(And no, I didn’t quite hit 2.5 hours – I was off my 8 minutes.)

I finished the ride not feeling completely drained, did a quick 2 mile run, went to the grocery store (sorry, fellow shoppers), managed to not buy all the food in the place, and by the time I was home and showered, still had plenty of time left in the day.

That’s not to say that I won’t ever race a 70.3 again, but I’m really enjoying the balance that I get focusing on the olympic distance.  I still worked out over 8 hours this week, and that’s with missing a workout due to work commitments.  So it’s not like I’m being lazy this summer, but I feel like I have decent balance.

Given what I have planned in my life for next year (a northern European cruise in August), I’m not sure a 70.3 fits next year, due to scheduling, vacation hours, and funds, but I’m not sure that’s a bad thing.  I definitely don’t want it to be a one-and-done type of thing, but I also think I may be an olympic distance athlete.  And there’s nothing wrong with that.

I think in running and triathlon, there’s this push to do the next thing.  If you run 10ks, you get asked when you’re doing your first half marathon.  Once you do a half, people ask you when you’re going to do a full marathon.  And don’t get me started on ultras.  I did two marathons.  I don’t have any desire to do another, not because I didn’t like them, but because I just didn’t want to be spending that much time training.  I still get prodded about doing a 140.6 triathlon.  I’m completely uninterested.  I need balance in my life.

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Booty Barre Workout Routine: 10 Mins- BeFiT GO

donderdag 22 juni 2017

Thursday Workout Recap

Because I missed posting it yesterday.  Whoops 🙂

Monday – Rest Day.  So good at these.

Tuesday – Two mile run, followed by Team Fight swim.  These are supposed to be in the other order, but there’s nowhere for me to run after swim, plus it’s 9:00 at night and I just want to go home and sleep.

Wednesday – FTP test.  I was DREADING this.  And it went really well.  Or really terribly, depending on how you view it.  I went up by 11 watts.  That’s awesome!  Except it now means that all my FTP based workouts are going to get that much harder.  So, improvement is good, but…

Thursday – 5 mile run on the schedule, but I was burnt out.  Did about 3.5 and stopped.

Friday – 2000m nonstop swim.  I probably should have pushed for a bit more speed here.  But I got the distance in.

Saturday – 8 mile run in the soupy air.  It was only in the 70’s when I started, so I hoped that the run wouldn’t be too bad.  Nope, I forgot about the 94% humidity.

Sunday – I had been sneezing much of Saturday (allergies) and that plus the humidity meant that I just couldn’t face an outdoor bike ride.  So I pushed myself on the trainer for 2.5 hours.  Outside would have been better, but I got in the time, so I’m not going to beat myself up about it.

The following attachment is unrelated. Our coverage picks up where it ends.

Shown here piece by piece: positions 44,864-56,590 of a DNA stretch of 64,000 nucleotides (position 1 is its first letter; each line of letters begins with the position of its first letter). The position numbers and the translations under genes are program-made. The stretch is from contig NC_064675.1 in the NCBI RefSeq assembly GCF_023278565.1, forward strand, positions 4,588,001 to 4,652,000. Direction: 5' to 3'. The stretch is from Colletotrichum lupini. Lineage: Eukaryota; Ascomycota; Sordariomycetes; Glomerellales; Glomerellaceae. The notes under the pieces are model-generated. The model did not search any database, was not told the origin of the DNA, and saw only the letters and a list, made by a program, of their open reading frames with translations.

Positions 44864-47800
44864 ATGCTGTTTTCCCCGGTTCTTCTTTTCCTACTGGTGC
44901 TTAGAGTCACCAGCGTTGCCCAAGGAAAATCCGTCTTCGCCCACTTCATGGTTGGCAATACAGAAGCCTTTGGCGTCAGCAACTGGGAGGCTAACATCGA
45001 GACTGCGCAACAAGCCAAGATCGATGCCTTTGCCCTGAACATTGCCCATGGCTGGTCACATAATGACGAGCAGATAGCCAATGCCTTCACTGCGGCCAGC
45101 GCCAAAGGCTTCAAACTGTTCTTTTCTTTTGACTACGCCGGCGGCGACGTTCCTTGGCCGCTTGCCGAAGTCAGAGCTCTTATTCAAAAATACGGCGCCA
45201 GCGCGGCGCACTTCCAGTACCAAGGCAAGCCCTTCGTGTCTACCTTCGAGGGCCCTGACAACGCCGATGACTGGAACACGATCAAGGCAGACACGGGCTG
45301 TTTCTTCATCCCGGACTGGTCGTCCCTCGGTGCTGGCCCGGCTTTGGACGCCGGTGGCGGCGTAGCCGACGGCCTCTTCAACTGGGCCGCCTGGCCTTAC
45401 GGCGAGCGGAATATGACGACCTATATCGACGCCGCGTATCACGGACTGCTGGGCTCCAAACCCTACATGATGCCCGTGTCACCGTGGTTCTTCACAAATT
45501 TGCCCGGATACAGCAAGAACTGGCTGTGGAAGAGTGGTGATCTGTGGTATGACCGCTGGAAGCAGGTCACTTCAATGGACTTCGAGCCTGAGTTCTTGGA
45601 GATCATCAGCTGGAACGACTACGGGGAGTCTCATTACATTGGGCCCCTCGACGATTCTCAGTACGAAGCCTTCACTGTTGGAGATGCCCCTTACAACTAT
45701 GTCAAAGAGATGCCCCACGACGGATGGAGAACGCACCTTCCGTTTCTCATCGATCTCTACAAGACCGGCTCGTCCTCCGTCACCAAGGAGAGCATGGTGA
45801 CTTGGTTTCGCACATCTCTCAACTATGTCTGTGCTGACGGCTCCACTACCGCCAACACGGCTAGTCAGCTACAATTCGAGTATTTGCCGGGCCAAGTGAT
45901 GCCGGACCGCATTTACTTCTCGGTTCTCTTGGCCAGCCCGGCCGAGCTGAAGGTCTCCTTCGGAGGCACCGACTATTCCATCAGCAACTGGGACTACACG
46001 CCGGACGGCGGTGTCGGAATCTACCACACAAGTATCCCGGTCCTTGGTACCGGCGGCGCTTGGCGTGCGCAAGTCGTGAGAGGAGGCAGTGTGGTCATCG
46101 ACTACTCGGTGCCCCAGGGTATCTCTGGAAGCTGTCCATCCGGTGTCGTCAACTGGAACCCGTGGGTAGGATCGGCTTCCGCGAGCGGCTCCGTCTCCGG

The post Thursday Workout Recap appeared first on Elbowglitter.

dinsdag 20 juni 2017

Cheating Surfaces Again

People seem to always find a way to cheat.  Doping is nothing new in triathlon.  It’s clearly wrong, but it’s not new, and we all know it’s continuing.  The above is a screenshot from a post on SlowTwitch.  For anyone who can’t see the image, to summarize, a woman was caught letting air out of the tire of one of her competitors just prior to IM 70.3 Syracuse.  Thankfully, she was reported, disqualified, and the victim’s tire was reinflated.

I’m sure more reporting will come out, and I would very much like to hear from this woman why she was messing with someone else’s bike (allegedly, she claimed she was trying to inflate someone else’s tire, but got the bikes confused – if so, why did air come out of a tire and not go in?).  But the sad thing is, this isn’t a unique situation.

When athletes dope, they’re only risking their own health.  When someone messes with someone else’s equipment, they’re risking injury to that other athlete.  You might think that letting air out of someone’s tire will just make them slower, or make them have to stop to change the tube (thinking there was a puncture in it).  But this could also lead to a crash and physical injury to the athlete (or to other athletes if the crash takes down others, which can very easily happen).

You hear of all sorts of suspected sabotage.  An athlete’s seatpost suddenly drops during a race because the clamp has been loosened, even though it has never fallen before.  An athlete leaves transition and finds her brake pads are misaligned and rubbing (though this can happen from the bike being accidentally bumped in transition). Tires mysteriously go flat.  Items disappear from transition.

Of course, some of this can happen randomly or by accident.  I don’t understand how you can accidentally grab someone else’s shoes in transition, but I suppose it’s possible. And when something mechanical goes wrong on your bike, sometimes that’s just dumb luck.

But sometimes, it’s because people have decided that sabotage is a great way to cheat.  Conveniently, I’m not really competition for anyone, so let’s hope my stuff is safe.  But this really mars the spirit of triathlon.  I have seen plenty of people stop to help others during races.  We’ve all seen people helping others over the finish line.  That’s the sport I love.  And sure, you can be competitive.  You can push to be faster than someone else.  But the goal is that you are faster, not that you make someone else slower.  And there’s certainly no glory in getting there by cheating.

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Sculpted Bikini Body Workout: Arms & Legs- Surfer Girl

vrijdag 16 juni 2017